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Top 5 Ways to Reduce Your Restaurant Labor Costs

As the owner or manager of a restaurant, you have a lot on your proverbial plate. Taking care of customers, making sure staff shows up on time, and having enough inventory to cover the menu is just the start. Through it all, you must also have a continuous eye on the bottom line. There are some costs of doing business, like taxes and insurance, that you can’t control. The trick to seeing a positive impact is to concentrate on the costs you can control. The largest of those controllable costs are your labor costs.

Overstaffing, improperly managing schedules, and overlooking state and national labor laws are some of the ways managers make mistakes that end up costing the restaurant money. Check out our five quick tips for restaurant managers and franchise operators to control labor costs and add to their bottom line.

1. Understand Restaurant Labor Laws

Are you aware of your franchises’ state labor laws regarding restaurant workers? If not, it could cost you and your restaurants a lot of time and money. Knowing how many breaks workers are entitled to, if employees are responsible for customer walk-outs, whether managers can take tips, and what the minimum wage is for wait staff and bartenders are just a few of the laws you need to be familiar with. Violating them could lead to fines, lawsuits, or even the business’s closure.

2. Cross-Train Employees

When you have a diverse and flexible team, costs almost always go down. Can one of your waitresses pull double duty as a bartender? Is your host comfortable bussing tables if she sees a need? Idle workers cost you money. If you can train your restaurant staff to fill in the gaps, your restaurant will run smoothly and efficiently.

3. Reduce Employee Turnover

Training servers, chefs, and bartenders is a time-intensive and costly process, especially in a tight labor market where each employee has more value than ever. The more you can reduce turnover, the more you save on these costs and increase the overall brand consistency of your restaurant. It’s crucial to create a fun workplace that encourages high morale. This may include paying good employees more than the minimum, arranging team outings, providing benefits to entice workers to stay with you, and instilling an overall pride in them for the restaurant and their career.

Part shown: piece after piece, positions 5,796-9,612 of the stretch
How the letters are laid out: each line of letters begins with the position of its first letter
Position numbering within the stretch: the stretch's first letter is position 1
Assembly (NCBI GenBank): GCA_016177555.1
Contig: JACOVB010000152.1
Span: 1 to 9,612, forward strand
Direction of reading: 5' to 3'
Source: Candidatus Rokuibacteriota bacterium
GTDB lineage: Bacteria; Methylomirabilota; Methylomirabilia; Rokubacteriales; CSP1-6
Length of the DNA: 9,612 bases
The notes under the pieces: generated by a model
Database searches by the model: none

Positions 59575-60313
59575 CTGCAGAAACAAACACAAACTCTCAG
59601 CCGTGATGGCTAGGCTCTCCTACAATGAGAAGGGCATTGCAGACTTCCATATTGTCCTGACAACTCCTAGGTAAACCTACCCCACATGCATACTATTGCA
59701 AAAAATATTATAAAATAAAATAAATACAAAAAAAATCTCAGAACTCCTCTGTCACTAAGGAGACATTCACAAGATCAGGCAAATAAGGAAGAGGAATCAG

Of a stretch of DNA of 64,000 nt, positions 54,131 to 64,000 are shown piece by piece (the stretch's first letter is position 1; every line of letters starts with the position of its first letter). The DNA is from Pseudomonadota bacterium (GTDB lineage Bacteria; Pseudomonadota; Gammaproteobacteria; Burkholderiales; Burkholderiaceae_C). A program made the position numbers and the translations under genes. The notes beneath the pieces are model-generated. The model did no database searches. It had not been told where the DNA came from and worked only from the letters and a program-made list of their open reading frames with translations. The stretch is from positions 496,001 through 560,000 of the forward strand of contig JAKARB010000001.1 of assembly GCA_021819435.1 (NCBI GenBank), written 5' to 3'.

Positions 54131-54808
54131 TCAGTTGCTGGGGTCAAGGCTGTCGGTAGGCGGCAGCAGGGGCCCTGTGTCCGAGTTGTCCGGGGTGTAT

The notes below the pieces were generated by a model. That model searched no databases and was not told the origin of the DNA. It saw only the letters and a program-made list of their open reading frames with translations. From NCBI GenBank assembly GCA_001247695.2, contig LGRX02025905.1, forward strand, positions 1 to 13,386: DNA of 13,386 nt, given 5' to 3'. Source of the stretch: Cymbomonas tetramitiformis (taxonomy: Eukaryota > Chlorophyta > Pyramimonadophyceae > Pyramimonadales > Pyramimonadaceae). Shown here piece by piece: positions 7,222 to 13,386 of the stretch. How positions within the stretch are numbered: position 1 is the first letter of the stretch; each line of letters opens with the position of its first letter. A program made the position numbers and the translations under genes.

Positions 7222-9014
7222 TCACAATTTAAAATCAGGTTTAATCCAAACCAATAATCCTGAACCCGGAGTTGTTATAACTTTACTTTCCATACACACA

4. Evaluate Schedules Regularly

To ensure you are not overbooking or under-booking staff, you need to evaluate schedules on a regular basis. Do you have too many workers scheduled during slow times? Not enough on busy Friday nights when you have drink specials? As your restaurant evolves, your scheduling needs will evolve with it. Setting schedules and expecting that they will be accurate month after month is not realistic.

5. Use Labor Management Software

Restaurant labor costs revolve around so many changing factors that keeping track of them can be a full time job in itself. Consider using management software specifically designed for restaurant managers to help take tasks off your managers’ plates and ensure accuracy in your reports. The right software can save you time and money by tracking payroll, employee performance, and legal compliance. Get out of the back office and into the parts of your restaurant that need your attention.

To ensure your restaurant thrives, always keep an eye on your controllable costs, mainly the expense and management of labor. Remember, in the restaurant business, it’s not about the finish line, it’s about the bottom line.

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